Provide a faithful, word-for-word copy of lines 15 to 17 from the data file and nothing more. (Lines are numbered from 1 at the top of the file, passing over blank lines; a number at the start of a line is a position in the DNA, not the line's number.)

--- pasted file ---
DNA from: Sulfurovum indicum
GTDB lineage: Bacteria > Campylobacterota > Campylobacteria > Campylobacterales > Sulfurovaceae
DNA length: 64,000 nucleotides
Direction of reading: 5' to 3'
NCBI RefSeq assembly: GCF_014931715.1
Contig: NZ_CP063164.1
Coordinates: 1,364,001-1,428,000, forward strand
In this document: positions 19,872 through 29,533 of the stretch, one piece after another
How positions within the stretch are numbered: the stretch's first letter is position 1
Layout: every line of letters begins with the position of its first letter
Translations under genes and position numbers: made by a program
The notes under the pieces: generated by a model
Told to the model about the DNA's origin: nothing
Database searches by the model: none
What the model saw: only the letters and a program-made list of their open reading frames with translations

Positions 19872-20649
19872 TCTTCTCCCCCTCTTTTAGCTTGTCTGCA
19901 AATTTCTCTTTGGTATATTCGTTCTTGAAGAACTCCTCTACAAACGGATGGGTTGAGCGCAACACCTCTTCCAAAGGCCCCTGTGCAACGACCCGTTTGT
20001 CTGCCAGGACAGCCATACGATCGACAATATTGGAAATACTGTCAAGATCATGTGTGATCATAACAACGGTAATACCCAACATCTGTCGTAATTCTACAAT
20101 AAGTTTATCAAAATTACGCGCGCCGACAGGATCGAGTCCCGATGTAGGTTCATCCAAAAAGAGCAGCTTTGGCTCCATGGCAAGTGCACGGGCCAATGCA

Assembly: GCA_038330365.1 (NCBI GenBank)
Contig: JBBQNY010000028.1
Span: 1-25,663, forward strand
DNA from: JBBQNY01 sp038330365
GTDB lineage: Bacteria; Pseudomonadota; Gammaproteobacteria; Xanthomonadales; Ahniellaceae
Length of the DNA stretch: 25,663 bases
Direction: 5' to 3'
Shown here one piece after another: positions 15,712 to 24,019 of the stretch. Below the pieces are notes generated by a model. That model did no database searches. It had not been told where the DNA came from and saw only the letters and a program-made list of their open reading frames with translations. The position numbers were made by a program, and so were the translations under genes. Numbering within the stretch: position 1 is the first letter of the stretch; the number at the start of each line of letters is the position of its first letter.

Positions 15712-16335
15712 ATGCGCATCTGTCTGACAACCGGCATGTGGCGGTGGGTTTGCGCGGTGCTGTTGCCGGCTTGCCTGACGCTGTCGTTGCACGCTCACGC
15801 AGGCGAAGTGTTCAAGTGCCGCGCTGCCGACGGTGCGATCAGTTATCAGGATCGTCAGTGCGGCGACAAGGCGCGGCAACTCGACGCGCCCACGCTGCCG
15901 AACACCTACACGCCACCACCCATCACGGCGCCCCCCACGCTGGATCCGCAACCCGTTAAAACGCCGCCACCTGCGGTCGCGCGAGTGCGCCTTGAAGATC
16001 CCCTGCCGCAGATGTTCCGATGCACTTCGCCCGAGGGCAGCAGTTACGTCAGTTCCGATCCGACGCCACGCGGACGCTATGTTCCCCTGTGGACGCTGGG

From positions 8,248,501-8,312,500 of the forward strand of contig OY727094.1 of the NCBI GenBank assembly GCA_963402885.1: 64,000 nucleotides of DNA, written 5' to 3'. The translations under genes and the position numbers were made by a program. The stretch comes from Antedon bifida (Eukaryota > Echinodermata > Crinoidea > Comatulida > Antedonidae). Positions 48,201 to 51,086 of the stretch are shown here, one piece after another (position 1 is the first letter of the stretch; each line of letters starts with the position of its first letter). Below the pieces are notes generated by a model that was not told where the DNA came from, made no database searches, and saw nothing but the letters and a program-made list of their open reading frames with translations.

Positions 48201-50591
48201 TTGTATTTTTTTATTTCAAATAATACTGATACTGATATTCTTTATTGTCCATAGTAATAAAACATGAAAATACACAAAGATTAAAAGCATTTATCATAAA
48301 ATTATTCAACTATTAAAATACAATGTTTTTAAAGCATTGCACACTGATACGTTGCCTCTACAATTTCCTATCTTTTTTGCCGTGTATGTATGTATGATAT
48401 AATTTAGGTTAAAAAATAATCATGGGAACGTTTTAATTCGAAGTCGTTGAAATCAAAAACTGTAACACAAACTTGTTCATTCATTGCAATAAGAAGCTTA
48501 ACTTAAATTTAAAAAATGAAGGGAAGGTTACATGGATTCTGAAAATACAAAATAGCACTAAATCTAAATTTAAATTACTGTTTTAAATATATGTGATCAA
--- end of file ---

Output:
What the model saw: only the letters and a program-made list of their open reading frames with translations

Positions 19872-20649
19872 TCTTCTCCCCCTCTTTTAGCTTGTCTGCA